I ran two-level models with random slopes and predictor variables on both levels and now I want to do simple slope analyses and plots for the significant interaction effects - among other things a cross-level interaction in which a predictor on level 2 moderates the regression of a criterion (measured on level 1) on a predictor on level 1. Embarrassingly, I have some problems figuring out how to do this correctly. Firstly, I am quite confused if I should follow the example 9.2 in the user guide on page 264 or rather the example “cross-level effect plotted by LOOP” on the homepage – are they supposed to deliver the same plots? Secondly, I do not understand where the variables “llevel” (or “mod”, respectively) in these examples come from –if they refer to the moderator variable, then why does one not use its real name? Thirdly, regarding the example in the user guide, are these assumptions correct: I have to replace (a) the values -3 and +3 in the loop-command with the lowest and highest values of my moderator variable and (b) the values -1 and 1 in the definitions of “ylow” and “yhigh” with the standard deviation of my moderator variable – or rather the mean of this variable minus (or plus) the standard deviation?
I beg your pardon if these are stupid questions. I would be very grateful for your help!
Not a stupid question. The plots display different things that you may be interested in. The plot that goes with ex 9.2 (second window) shows how the moderated effect varies with the level 1 x value for 2 different level-2 w values. The plot on our web page shows how the simple slope varies as a function of the level-2 moderator (so the level-1 variable isn't involved).
"level1" is a name you give for the x-axis. Although it represents the x variable, it is not the x variable. Same for "mod".
You wouldn't necessarily want to use the highest and lowest values but perhaps more common values like plus/minus 1 SD from the mean. Or, the 20th and 80th percentiles in the sample.
Dear Prof. Muthén, thank you very much for your helpful explanations! As I want to test simple slopes I decided to follow the ex 9.2. But sadly my syntax does not work: MPlus gives me only an empty output. I would be very grateful if you would be so kind to tell me what I am doing wrong!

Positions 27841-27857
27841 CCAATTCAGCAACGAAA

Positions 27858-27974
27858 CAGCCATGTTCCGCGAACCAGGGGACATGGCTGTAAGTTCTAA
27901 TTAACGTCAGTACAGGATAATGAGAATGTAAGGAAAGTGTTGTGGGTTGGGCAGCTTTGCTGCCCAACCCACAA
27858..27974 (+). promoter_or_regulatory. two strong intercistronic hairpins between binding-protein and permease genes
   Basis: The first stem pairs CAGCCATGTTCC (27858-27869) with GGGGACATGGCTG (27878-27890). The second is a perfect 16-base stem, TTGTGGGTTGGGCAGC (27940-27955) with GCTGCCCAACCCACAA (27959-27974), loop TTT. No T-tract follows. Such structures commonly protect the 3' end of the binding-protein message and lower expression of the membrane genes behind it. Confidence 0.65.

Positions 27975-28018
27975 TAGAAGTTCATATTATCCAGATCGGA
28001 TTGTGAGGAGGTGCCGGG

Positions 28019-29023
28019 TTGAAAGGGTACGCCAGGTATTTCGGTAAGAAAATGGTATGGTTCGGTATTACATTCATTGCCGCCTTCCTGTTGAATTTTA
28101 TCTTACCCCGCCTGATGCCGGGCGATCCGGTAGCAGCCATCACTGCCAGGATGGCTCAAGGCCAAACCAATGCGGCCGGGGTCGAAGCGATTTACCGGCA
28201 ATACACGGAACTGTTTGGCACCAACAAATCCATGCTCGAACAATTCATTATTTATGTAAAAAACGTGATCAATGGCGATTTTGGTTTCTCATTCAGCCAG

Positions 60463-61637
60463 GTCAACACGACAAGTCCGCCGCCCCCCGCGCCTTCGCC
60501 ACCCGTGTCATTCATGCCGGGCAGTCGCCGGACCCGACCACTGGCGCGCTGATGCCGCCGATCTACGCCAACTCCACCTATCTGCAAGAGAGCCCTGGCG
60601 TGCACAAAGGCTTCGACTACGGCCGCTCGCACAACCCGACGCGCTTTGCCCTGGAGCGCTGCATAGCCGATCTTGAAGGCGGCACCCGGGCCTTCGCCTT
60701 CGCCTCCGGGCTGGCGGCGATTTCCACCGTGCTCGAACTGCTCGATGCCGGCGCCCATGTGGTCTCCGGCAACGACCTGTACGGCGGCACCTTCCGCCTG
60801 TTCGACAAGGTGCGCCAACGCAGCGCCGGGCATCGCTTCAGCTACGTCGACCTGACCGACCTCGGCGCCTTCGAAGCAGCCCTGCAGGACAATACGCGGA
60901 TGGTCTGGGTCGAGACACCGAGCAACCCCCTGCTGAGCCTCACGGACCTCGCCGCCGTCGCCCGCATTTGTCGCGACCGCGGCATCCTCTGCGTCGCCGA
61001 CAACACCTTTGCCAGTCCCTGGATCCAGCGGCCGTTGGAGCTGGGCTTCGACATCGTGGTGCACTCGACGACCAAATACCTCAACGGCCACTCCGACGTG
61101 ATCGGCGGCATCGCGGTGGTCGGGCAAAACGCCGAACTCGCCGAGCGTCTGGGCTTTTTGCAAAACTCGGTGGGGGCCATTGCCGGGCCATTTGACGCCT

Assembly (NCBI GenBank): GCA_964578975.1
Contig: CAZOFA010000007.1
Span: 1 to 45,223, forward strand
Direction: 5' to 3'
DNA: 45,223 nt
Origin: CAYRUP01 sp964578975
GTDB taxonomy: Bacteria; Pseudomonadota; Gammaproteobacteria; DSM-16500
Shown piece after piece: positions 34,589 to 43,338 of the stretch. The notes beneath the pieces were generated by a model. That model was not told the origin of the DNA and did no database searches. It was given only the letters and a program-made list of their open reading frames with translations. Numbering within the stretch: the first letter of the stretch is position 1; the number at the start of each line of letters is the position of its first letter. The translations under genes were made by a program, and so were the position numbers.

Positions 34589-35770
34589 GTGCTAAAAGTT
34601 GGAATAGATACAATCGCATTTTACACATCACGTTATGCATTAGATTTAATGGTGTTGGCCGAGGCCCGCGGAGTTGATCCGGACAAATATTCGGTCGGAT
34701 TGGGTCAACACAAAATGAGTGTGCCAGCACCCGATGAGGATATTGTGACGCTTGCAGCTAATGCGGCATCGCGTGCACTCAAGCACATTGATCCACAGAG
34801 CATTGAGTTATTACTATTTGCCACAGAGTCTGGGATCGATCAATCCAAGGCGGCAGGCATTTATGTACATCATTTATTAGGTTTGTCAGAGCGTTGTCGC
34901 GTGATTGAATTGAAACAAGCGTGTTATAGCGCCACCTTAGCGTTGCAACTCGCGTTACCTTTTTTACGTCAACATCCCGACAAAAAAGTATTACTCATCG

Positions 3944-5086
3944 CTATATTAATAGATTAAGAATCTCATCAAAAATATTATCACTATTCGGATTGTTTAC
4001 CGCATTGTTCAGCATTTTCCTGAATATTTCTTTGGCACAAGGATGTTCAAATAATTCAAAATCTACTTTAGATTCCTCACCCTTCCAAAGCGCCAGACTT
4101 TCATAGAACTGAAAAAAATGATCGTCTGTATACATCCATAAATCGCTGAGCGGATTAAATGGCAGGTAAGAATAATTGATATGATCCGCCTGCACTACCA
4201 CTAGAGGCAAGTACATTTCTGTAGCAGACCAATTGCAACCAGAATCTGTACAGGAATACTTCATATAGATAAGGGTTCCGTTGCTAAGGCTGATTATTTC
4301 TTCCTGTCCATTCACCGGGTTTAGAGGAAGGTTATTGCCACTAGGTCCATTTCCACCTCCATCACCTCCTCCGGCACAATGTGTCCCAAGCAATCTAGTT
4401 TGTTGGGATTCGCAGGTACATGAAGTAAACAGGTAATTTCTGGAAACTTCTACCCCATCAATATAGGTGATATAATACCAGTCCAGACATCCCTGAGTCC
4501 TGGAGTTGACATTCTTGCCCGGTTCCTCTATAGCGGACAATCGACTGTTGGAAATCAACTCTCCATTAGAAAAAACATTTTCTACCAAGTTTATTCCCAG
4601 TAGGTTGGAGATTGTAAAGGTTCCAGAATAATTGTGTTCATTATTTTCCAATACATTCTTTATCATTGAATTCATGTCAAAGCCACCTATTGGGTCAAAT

variable: usevariables = SCD_C SCD_T FATIG_T; ! FATIG_T corresponds to the criterion y in ex 9.2, SCD_T to the predictor x and SCD_C to the moderator variable w cluster = VPN_NR; within = SCD_T; between = SCD_C; define: center SCD_C (grandmean); center SCD_T (groupmean); analysis: type = twolevel random; estimator = ml
model: %within% SLOPE_2 | FATIG_T on SCD_T; %between% FATIG_T on SCD_C; [SLOPE_2] (gam0) ; SLOPE_2 on SCD_C (gam1) ; FATIG_T with SLOPE_2;
model constraint: new (y_mod_l y_mod_m y_mod_h); plot (y_mod_l y_mod_m y_mod_h); loop (xvar, -27, 34, 1) ! the predictor SCD_T ranges from -26.500 to 33.250 y_mod_l = (gam0 + gam1 * (-9.392)) * xvar; y_mod_m = (gam0 + gam1 * 0) * xvar; y_mod_h = (gam0 + gam1 * 9.392) * xvar; ! for the moderator SCD_C: mean = 0.00 and variance = 88.225 plot: type = plot2; output: sampstat cinterval;
I beg your pardon for the double post, but I am really not sure if the syntax above is the right approach for what I want to accomplish: I want to plot and test a two-way cross-level interaction in which a predictor variable on level 2 (named SCD_C) moderates the regression of the criterion (FATIG_T) on a predictor variable on level 1 (SCD_T). On the x-axis there should be plotted the values of the predictor variable SCD_T and on the y-axis the values of the effect from SCD_T on the criterion FATIG_T adjusted for the influence of the moderator variable SCD_C. I want three plot lines, namely the simple slopes for the regression of the criterion FATIG_T on the L1-predictor SCD_T for a low, a medium or a high value respectively of the moderator variable SCD_C. As a “low” value I´ve chosen the value which represents one standard deviation below the mean of SCD_C, the “medium” value equals the mean of the moderator and the “high” value lies one standard deviation above the mean.